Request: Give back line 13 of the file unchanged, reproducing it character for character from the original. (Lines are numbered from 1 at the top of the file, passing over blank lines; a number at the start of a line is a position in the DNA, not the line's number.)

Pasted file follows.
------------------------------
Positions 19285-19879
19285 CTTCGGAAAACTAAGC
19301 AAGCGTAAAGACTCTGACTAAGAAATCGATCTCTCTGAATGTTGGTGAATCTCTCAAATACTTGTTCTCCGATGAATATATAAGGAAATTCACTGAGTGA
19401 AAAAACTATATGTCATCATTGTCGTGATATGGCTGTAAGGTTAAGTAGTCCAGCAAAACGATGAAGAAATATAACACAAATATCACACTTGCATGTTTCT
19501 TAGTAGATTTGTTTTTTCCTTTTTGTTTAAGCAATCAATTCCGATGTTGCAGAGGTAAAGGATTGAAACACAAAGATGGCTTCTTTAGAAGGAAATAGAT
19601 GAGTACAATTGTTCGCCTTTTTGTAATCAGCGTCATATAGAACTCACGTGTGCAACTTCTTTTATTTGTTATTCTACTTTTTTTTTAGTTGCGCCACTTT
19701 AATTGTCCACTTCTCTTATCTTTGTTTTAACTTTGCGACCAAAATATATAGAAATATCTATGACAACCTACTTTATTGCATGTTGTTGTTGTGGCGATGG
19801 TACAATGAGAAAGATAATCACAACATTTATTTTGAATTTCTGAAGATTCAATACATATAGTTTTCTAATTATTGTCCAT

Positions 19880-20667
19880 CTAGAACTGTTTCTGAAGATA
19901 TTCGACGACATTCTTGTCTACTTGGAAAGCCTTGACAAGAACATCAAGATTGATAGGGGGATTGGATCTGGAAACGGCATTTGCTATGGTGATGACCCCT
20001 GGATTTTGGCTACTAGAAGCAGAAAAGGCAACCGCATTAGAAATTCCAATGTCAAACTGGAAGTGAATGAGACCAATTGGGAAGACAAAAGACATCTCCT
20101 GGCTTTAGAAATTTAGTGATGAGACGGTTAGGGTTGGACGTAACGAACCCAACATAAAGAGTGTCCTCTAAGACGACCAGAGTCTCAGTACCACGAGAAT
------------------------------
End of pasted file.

20101 GGCTTTAGAAATTTAGTGATGAGACGGTTAGGGTTGGACGTAACGAACCCAACATAAAGAGTGTCCTCTAAGACGACCAGAGTCTCAGTACCACGAGAAT